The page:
2000s, 4/4, Clint Eastwood, Drama, Review

Mystic River

#4 in my ranking of Clint Eastwood’s films.

Give Clint Eastwood a great script for a drama, and he’s going to make a great movie. He may not always be able to modify his filmmaking style appropriately to different genres, but he is very good at the slow burn drama. Written by Brian Helgeland (a screenwriter of, shall we say, inconsistent results) based on the novel by Dennis LeHane, Mystic River ends up feeling like yet another reaction to Dirty Harry from Eastwood. Here’s a tale of vigilante justice born of a very realistic portrait of pain, trauma, and lingering memories that can never be pushed away.

Jimmy Markum (Sean Penn) is a former thief gone straight after the death of his wife while he was in prison, leaving him alone with his daughter Katie (Emmy Rossum) once he got out. He remarried to Annabeth (Laura Linney) and had two more daughters, but Katie is obviously his favorite, the one he has the closest connection to. He’s also one of three friends from the Southie neighborhood of Boston who either witnessed or experienced a terrible crime in their youth. Jimmy and his friend Sean (Kevin Bacon) watched as Dave (Tim Robbins) was all but forced into a car by two men calling themselves police before he disappeared for four days when he was abused in a basement until his escape.

One day, twenty-five years later, when all three friends have split off to live their own adult lives, Katie ends up dead in a park, an event that brings together the friends in different ways for the first time in years and recalls a host of past sins. Sean, now a police detective with the Staties with a wife who has left him and calls him without saying anything, seemingly waiting for something, gets the job as lead investigator with his partner Whitey (Laurence Fishburne). Dave is immediately at the center of audience suspicion for coming home that some night covered in blood, a situation that his wife Celeste (Marcia Gay Harden) helps him cover up without getting a straight answer about what happened to him.

Now, this movie works really well as it is, but there’s one pet peeve of mine that it slightly picks at: lying to the audience. We could know Dave’s either innocence or guilt in the crime of the murder of Katie Markum that night. We’re following Dave around that night and see him see her in a bar that night with her two friends, making a scene of themselves. And yet, people love their mysteries. My thing is that first of all, following Dave and then cutting off his side of things right before a key event is a cheat. Secondly, I think the point of the film is the tragedy, not the mystery. I don’t think you’d lose much of anything narratively by revealing the truth early instead of keeping it hidden.

The point of the film really is this exploration of the past in the present, of Dave taking his ten year old son past the point he was kidnapped on a walk home from a little league baseball game, of Dave expressing a desire for crime to come back to bring property values back down, of being so consumed by a terrible event that one cannot be honest about oneself to other people any more. I hadn’t seen this film in at least fifteen years, so I couldn’t remember the real identity of the killer as the investigation began into Katie’s murder. I honestly didn’t care, though. I didn’t want to figure out the killer’s identity in a mystery (I remembered about halfway through all of a sudden), but I loved the exploration of character.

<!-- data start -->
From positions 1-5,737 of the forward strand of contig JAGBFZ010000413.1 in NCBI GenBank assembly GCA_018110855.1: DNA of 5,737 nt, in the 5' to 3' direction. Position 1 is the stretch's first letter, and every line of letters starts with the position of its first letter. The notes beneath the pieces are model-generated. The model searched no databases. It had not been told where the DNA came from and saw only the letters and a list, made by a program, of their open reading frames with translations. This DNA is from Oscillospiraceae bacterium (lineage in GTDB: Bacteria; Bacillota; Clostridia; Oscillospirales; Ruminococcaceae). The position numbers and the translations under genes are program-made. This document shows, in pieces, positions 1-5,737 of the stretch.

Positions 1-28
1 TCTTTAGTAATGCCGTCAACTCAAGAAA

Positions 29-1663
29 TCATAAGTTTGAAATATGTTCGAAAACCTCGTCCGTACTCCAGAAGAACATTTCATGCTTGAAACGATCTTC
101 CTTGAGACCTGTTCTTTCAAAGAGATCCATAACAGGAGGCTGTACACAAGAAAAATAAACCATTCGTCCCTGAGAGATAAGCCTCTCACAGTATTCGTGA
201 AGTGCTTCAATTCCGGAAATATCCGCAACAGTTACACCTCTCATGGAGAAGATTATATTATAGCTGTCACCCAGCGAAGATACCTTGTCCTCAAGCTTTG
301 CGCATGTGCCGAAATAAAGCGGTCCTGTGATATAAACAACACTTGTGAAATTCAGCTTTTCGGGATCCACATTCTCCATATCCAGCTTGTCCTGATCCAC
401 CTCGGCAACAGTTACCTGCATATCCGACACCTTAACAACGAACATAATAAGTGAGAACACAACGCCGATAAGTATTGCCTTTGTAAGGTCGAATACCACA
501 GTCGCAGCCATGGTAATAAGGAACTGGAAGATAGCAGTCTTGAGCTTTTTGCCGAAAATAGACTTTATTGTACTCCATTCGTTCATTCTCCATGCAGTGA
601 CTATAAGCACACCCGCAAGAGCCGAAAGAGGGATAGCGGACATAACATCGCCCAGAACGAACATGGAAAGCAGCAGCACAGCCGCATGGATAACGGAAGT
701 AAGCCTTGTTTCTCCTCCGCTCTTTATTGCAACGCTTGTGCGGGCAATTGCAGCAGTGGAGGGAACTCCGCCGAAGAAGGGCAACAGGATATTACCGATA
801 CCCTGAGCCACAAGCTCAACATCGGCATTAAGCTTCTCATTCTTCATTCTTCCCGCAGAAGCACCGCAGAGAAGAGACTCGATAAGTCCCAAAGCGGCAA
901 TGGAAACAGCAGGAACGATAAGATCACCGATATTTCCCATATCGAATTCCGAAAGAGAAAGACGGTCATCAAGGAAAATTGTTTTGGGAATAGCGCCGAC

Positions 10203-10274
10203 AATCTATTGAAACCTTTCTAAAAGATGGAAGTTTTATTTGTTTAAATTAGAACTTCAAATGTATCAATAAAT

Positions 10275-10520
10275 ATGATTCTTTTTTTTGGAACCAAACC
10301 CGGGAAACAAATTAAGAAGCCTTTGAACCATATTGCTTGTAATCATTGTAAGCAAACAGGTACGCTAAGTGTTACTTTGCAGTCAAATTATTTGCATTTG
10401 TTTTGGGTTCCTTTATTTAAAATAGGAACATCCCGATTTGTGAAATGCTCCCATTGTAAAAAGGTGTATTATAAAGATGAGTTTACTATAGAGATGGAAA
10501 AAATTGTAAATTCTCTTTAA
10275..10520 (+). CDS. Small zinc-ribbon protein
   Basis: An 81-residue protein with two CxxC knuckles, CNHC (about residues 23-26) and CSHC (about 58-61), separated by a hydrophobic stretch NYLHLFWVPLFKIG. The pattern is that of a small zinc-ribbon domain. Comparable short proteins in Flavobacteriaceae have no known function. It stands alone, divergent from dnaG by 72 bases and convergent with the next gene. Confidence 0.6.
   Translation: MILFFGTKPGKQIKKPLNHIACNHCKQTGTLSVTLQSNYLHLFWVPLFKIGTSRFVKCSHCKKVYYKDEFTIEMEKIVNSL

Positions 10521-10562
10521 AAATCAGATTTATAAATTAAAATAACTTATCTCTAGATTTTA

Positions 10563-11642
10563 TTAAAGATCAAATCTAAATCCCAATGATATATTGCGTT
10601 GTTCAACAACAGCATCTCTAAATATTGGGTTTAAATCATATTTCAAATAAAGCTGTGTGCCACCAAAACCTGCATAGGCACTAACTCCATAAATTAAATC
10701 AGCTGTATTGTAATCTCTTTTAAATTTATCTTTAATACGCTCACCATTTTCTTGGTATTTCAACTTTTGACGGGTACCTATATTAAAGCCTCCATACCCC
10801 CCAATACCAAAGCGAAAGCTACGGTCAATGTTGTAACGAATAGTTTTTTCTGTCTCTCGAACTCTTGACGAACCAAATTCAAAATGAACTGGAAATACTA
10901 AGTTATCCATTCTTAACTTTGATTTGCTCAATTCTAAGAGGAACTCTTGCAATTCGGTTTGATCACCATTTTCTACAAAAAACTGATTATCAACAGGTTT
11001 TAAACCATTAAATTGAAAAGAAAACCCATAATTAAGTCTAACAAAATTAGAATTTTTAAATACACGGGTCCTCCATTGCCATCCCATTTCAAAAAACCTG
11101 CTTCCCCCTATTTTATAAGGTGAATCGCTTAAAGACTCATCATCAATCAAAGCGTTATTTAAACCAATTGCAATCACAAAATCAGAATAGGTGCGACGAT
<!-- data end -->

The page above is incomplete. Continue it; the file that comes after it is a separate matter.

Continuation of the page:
It’s easy to fall backwards and call this an actor’s showcase. It is filled with great performances, but they are really helped by the incredible writing. There are so many echoes throughout the film as events inform each other, especially around Katie’s unknown boyfriend Brendan (Tom Guiry) and his own father’s past with Jimmy. Why did Katie and Brendan have to sneak around and plan an elopement to Las Vegas to be together? Because Jimmy went to jail when Brendan’s father turned him in on a robbery. He holds a grudge against the whole family, afraid of Brendan becoming unreliable and backstabbing like his own father, something Jimmy doesn’t want his daughter attached to. It becomes ironic when Brendan effectively becomes a proto-Jimmy at a certain point late in the film.

The center of all of this is, of course, Dave, and Tim Robbins is really amazing as the broken man carrying such awful baggage through his whole life no matter what he does. It creates a barrier between him and everyone else, including his own wife, and he has trouble interacting in such a highwire situation where he looks guilty but insists that he’s not. Why not just tell the truth? Because he can’t. He can’t admit what happened because it’s too close to his own awful experience, where the wolves attacked the boy as he tells his son in a bedtime story. I don’t think Dave’s tragedy is helped by a false lead regarding his guilt or innocence in the investigation. In fact, I think knowing the truth of what happened actually highlights the tragedy of his path. He gets trapped, and he doesn’t know a way out.